While Africa conventionally has been imagined as a place of ‘raw data’, Dr Willems' work treats the continent as a starting point for theorising media and communications. Her research engages with the politics of global academic knowledge production and ongoing debates on the ‘internationalisation’, ‘de-westernisation’, or ‘decolonisation’ of the field of media and communication studies. It has challenged the way in which the Global South has been framed in our field and reinscribed the epistemological and historical foundations of media and communication studies in Africa which had been marginalized in hegemonic histories of the field. Her work calls for an acknowledgement of the multiple genealogies of media and communication studies in different parts of the world.
Her research on digital technology in Zambia examines how publics are constituted in postcolonial contexts, challenging both platform-centrism and digital universalism. Instead of treating mobile devices and social media platforms as separate (physical or digital) objects which function independently from each other and from the environments in which they are used (‘platform-centrism’), her work has demonstrated that the affordances of mobile social media relational, shaped by the physical, mediated and political contexts in which they are used. Digital affordances are far from universal but take on different shapes across the globe. Furthermore, Willems’ work has highlighted that publics are not just digitally constituted but also manifest themselves in, and are intimately connected to, physical spaces. Problematizing common dualisms between ‘online’ and ‘offline’ as well as ‘public sphere’ and ‘public space’, she argues for an exploration of publicness and processes of circulation across digital and physical spaces.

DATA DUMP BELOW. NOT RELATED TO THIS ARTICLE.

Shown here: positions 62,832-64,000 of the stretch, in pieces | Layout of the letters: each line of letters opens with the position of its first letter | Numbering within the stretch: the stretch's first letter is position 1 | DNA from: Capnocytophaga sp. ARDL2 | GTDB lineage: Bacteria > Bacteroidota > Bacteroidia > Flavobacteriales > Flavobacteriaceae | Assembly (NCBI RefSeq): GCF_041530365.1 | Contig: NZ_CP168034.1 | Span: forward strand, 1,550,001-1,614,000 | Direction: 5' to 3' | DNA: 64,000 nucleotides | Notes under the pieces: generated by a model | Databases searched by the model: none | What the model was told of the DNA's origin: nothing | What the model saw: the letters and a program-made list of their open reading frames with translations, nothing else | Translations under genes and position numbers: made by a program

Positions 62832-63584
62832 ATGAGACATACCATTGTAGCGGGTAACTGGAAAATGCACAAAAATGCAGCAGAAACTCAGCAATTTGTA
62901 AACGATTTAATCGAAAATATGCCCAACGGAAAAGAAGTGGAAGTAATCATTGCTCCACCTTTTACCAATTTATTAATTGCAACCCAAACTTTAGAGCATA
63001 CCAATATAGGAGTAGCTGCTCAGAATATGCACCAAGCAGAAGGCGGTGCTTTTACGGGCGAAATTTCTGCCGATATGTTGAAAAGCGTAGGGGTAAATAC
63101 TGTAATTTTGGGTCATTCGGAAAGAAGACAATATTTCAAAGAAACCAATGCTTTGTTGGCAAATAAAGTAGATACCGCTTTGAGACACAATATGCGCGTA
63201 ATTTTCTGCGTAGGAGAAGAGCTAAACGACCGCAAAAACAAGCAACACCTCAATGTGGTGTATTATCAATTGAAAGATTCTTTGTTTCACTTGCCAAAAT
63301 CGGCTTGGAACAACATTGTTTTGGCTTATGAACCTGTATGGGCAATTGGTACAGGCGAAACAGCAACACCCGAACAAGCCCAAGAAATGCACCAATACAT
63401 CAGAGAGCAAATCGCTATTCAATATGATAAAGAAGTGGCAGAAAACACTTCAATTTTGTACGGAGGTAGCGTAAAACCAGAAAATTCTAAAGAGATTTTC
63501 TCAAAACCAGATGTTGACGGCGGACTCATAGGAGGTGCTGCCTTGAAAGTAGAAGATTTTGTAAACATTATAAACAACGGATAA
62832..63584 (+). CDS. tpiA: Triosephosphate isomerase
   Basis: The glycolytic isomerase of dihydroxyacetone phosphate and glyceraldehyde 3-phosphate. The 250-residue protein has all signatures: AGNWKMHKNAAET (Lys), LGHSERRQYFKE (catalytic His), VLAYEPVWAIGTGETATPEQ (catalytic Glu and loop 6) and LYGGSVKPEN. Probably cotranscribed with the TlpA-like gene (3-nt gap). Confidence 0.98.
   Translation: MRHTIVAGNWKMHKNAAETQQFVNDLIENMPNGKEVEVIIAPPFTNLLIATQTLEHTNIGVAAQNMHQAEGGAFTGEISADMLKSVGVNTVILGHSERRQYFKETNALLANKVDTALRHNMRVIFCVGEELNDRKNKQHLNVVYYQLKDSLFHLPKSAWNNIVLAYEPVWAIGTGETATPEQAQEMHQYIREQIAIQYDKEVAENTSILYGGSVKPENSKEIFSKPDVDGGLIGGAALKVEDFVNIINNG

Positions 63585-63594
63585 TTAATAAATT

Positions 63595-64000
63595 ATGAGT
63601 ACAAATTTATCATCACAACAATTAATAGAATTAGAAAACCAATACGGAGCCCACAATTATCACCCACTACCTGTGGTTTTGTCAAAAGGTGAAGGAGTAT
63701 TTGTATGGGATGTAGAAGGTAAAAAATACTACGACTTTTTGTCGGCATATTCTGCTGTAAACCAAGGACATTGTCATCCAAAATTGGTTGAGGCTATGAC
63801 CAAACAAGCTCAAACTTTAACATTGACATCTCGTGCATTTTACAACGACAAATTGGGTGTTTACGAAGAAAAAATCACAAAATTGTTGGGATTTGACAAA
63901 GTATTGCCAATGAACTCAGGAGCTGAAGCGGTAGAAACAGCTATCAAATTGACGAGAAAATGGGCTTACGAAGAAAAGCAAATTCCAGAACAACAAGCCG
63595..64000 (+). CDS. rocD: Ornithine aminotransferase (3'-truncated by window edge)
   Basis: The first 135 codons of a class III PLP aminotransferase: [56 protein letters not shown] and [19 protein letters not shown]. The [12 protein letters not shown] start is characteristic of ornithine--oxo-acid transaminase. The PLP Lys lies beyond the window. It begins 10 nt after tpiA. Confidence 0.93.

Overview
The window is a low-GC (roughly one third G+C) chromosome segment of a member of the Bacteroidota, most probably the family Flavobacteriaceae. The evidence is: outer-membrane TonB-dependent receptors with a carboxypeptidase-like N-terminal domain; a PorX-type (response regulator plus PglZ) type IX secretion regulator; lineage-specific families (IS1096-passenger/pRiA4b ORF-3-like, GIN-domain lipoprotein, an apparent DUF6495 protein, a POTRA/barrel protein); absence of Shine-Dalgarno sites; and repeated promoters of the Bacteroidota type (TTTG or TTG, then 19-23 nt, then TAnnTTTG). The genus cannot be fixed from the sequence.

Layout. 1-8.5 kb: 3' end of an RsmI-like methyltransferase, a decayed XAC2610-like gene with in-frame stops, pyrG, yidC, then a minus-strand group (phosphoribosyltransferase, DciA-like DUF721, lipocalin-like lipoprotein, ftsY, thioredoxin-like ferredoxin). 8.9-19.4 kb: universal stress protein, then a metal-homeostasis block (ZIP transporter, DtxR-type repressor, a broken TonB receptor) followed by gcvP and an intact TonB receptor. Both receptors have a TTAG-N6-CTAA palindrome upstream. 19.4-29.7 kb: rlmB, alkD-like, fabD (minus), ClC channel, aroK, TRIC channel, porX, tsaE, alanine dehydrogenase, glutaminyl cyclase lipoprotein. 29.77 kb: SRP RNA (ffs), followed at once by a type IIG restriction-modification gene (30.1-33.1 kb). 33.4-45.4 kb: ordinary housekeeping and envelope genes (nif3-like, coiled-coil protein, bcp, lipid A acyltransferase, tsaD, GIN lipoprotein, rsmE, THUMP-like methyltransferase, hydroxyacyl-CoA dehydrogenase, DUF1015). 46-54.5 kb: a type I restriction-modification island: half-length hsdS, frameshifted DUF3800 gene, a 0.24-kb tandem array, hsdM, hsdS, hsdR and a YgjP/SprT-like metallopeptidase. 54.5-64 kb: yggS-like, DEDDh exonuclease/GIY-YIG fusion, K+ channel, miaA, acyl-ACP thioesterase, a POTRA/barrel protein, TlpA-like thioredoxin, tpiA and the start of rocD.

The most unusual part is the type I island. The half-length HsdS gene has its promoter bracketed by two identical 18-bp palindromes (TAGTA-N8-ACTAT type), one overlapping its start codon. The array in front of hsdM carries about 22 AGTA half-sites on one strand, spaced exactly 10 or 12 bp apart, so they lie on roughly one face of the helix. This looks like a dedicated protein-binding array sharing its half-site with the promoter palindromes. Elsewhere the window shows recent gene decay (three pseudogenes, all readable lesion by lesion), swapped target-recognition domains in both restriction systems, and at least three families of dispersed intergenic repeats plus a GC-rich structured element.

As part of a Leverhulme Research Fellowship, Dr Willems is currently finalising a monograph, Postcolonial Publics and Digital Culture, drawing on her long-term research on digital technology in Southern Africa. Digital technology in postcolonial contexts cannot be understood outside the history of white settler colonialism. It introduced colonised populations to a number of technologies which has shaped how digital technology is imagined and how it is put to use. The book adopts a historicised and contextual postcolonial/decolonial approach to examine digital technology and the publics they constitute and the extent to which digital technology reproduces or subverts coloniality.